Thomas and I got up at 4:45 this morning and left for Bucknell University for a tour. When the tour was over, I took the opportunity to interview Copper Kettle Brewery partner Harold Kerlin (who works at Bucknell; CK is a determinedly part-time operation) for Pennsylvania Breweries 4th Ed. Then we drove down to Millheim and I interviewed Tim Bowser and Tim Yarrington of Elk Creek Cafe. After that, we were guided on a tour of Penn State by STAG reader (and good friend) Sam Komlenic; then met him back at Otto's for lunch. Er, dinner. A meal.
There's a lot more to it than that, some definitely interesting stuff, but... I put on 472 miles today, and I am seriously whupped. Tomorrow.
Elk Creek is a cool place except for....the beer. Food is good, the atmosphere is great, they really did the place the right way and I love the local food aspect. But the beer just doesn't measure up. The porter is good everything else just lacks in taste, in flavor. Not too often I search a pale ale or an IPA for hops (and I can't be pegged as a hop head at all). I wish that weren't the case as I love the town and the whole area (this coming from a Pitt grad no less)...I was hoping for a bit more when they went from a really good coffee shop to the brewery.
Just remember tomorrow...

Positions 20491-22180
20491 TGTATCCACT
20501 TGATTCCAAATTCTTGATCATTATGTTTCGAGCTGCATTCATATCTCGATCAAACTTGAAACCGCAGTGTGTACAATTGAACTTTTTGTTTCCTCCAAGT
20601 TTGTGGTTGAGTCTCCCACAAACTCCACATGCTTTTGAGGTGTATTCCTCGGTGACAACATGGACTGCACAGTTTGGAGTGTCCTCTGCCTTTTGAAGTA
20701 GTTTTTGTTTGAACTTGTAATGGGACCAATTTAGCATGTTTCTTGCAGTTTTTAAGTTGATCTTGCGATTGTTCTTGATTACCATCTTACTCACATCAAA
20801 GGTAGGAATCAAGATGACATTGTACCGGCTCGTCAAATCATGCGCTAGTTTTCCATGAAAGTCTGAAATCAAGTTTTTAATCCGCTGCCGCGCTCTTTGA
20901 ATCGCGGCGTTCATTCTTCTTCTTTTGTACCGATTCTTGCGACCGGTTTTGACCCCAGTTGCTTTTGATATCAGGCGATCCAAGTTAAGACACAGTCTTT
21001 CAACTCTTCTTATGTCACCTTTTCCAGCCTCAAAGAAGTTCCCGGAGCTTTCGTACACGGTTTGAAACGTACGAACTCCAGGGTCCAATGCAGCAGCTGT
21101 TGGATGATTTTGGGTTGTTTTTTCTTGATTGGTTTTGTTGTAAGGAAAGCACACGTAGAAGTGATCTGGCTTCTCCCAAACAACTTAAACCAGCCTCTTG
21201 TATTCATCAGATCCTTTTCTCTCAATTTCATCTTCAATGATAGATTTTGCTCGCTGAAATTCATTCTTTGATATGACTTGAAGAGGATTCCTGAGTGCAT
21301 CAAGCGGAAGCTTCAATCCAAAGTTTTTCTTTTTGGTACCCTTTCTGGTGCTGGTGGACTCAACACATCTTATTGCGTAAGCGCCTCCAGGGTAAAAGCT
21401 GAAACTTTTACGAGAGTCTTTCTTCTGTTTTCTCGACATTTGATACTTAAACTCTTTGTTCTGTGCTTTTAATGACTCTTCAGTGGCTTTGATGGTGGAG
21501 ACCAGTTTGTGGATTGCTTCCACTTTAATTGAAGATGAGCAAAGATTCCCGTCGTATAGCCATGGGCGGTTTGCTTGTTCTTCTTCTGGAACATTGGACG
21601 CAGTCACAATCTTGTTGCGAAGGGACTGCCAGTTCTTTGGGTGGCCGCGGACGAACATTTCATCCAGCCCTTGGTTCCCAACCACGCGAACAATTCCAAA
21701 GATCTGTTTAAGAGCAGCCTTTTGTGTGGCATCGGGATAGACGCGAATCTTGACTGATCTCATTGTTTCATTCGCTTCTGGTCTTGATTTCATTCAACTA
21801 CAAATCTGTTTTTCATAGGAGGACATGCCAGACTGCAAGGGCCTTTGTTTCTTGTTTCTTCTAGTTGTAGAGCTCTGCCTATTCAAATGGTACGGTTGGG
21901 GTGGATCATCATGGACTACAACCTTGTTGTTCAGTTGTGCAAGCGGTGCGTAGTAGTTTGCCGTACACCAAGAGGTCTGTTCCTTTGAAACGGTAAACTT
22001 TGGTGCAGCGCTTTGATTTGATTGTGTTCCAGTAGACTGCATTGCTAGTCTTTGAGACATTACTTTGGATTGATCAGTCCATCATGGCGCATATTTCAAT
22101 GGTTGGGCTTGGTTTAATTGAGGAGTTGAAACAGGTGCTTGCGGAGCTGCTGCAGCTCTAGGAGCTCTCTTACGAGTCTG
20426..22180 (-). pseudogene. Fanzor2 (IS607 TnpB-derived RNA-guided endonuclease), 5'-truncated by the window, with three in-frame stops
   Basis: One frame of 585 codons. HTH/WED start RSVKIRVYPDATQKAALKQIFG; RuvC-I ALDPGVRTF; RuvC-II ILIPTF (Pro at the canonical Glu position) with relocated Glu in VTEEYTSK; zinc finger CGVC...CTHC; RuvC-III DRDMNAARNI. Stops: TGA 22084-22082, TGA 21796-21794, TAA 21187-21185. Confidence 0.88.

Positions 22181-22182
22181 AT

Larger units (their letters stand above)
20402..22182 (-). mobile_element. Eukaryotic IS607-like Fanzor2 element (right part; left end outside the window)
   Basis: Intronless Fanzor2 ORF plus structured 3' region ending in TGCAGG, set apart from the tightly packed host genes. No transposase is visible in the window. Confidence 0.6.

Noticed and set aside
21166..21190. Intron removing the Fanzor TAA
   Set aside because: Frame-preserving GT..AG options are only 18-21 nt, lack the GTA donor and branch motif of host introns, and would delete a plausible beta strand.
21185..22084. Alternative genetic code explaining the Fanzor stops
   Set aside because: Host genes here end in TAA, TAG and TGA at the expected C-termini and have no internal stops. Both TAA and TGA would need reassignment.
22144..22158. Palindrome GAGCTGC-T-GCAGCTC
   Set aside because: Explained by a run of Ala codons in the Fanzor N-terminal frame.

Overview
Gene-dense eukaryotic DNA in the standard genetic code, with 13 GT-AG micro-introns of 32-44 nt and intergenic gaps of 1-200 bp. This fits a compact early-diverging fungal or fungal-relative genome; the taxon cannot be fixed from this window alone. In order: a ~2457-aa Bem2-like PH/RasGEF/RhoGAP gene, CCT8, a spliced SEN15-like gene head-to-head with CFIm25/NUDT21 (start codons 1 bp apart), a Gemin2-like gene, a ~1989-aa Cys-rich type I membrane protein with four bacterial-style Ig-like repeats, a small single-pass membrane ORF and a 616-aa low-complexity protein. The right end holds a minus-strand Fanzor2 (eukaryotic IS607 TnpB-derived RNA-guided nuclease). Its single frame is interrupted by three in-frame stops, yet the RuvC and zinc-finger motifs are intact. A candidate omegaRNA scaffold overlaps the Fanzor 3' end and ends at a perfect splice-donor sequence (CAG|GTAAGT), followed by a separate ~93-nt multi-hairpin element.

Lewisburg, Millheim and State College = Central PA. Don't call it Upstate!
Tim brews for balance, not a smack in the chops. I find his beers quite enjoyable; the Brookie Brown is sweet and malty, the Porter is a fave, the Oatmeal Stout was great. I'll agree, I was disappointed in the Double Rainbow IPA...until yesterday. He's really got it dialed in now. Tim tends to brew with low-impact hops -- Fuggles, for example -- but use a lot of them. The result was an IPA with a good earthy/spicy nose up front, a smooth cool middle, and a rising wave of bitter at the end. The pilsner was pretty impressive, too. He's a man who loves balance, which can be a bad word in geek circles (no insult intended; I is a geek, too), but the patrons love it. When it comes to the porter and the Brookie, I do too.
You find me a term as useful as "upstate" is for New York, and I'll use it. Lewisburg, Millheim, Mifflinburg, and State College are definitely Central PA, but from where I am, Montrose, Sayre, Bellefonte, Wellsboro, Dubois, Venango...are all "upstate!"
I kind of agree with the "upstate comment." Lew, for you everything outside of Central Philly is just about upsate. I live in Luzerne County, so for me upstate has a whole differnt geographical meaning. Point of view (or origin?) I suppose.
Not really. I'm hardly a "Philly guy;" I grew up in Lancaster County and I've lived in Pittsburgh. It's more like everything west and north of the front range of the Appalachians is upstate to me.
I've seen this same conversation take place among folks in NY State. People in Poughkeepsie who say they're upstaters, Albany, Syracuse... Best comment I saw was a guy from Malone, New York (farther north than Plattsburgh), who said from where he was sitting, everyone else in the discussion was a downstater!
I always just say I was born in North Central PA, little place called Jersey Shore. Should I change that to be "I'm from upstate PA"?
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